Looser Gun Laws Look Likely in Kansas

      TOPEKA, Kan. (CN) – The Kansas Senate has approved legislation that would allow gun owners to carry concealed handguns without a permit.
      Senate Bill 45 , approved by 31-7 vote on Feb. 26, has been sent to the state House.
     Kansans can already carry an unconcealed firearm without a permit. Senate Bill 45 would eliminate the permit process to carry a concealed gun. For a permit today, applicants most submit to a state and national background check and complete an approved handgun safety and training course.
     Under SB 45, concealed carry licenses would still be issued by the state, if a gun owner applies, but carrying handguns without a license, openly or concealed, loaded or unloaded, would be legal.
     If SB 45 becomes law, Kansas will become the fifth state to allow concealed carry without a permit, joining Arizona, Alaska, Vermont and Wyoming.
     Proponents claim the Constitution gives gun owners all the permission they need to carry concealed weapons.
     Opponents say the permit process keeps concealed weapons out of the hands of people with a criminal or violent past.
     “It’s unfortunate to see this ill-conceived bill moving forward,” said Brian Malte, national policy director for the Brady Campaign to Prevent Gun Violence.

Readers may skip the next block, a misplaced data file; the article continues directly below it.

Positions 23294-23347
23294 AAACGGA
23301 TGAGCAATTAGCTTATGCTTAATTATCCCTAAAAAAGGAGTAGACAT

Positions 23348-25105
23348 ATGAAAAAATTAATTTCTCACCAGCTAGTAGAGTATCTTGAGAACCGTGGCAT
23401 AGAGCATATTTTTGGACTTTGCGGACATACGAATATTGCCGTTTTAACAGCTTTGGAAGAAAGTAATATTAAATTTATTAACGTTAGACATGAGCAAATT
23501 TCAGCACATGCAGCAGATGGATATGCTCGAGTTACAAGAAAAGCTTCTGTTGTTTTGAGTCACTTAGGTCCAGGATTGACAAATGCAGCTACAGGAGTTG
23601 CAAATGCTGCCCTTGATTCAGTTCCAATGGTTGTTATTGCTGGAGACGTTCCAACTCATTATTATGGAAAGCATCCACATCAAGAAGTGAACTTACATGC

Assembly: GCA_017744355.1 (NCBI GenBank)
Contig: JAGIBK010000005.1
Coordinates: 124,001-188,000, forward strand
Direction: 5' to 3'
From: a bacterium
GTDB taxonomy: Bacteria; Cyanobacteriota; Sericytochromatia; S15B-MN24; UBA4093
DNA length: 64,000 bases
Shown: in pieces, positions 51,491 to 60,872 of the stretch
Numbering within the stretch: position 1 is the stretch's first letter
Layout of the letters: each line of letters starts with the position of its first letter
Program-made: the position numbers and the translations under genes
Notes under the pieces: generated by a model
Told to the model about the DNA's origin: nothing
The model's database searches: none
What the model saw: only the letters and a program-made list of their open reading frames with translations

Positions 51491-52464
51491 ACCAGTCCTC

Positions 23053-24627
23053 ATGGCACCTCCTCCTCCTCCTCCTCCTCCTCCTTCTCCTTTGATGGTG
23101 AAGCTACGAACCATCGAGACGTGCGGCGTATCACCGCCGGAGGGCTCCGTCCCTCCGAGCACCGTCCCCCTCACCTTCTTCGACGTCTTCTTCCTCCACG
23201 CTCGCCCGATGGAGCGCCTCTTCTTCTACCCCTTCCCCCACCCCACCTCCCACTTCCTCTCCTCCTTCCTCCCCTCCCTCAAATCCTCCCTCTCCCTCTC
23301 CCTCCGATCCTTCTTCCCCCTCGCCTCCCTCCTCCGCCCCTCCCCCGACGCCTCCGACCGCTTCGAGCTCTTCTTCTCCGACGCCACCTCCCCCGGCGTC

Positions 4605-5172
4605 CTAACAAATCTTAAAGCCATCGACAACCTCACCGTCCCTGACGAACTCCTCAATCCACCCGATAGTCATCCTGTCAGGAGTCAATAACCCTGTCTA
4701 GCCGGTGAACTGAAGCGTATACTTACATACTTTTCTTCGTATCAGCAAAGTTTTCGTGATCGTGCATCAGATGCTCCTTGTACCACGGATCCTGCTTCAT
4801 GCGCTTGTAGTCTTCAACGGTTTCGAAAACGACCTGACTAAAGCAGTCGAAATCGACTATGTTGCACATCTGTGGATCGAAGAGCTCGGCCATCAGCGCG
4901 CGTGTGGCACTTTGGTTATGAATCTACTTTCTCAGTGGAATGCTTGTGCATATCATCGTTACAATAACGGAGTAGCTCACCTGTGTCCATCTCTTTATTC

“Allowing anybody to carry a loaded gun in public without first getting a background check or training is a recipe for injury or worse. The permit process screens out prohibited and dangerous people not legally able to carry guns, and that helps keeps our public places safer,” Malte said.
     Kansas residents have to undergo a background check to buy a gun, and forcing them to submit to another one for a concealed carry permit is redundant, Patricia Stoneking, president of the Kansas State Rifle Association, told Courthouse News.
     “Criminals are criminals by virtue of the fact they don’t care what the law says,” Stoneking said. “Prohibitive laws only affect law-abiding citizens that wish to exercise their natural right, a right they are born with, to defend themselves and their families.
     “Gun owners in Kansas are responsible individuals and have proven that over the years. There is no blood running in the street as the anti-Second Amendment Brady Campaign touted,” Stoneking said. She said that responsible gun owners seek out training, but that “personal responsibility should not be a government mandate.”

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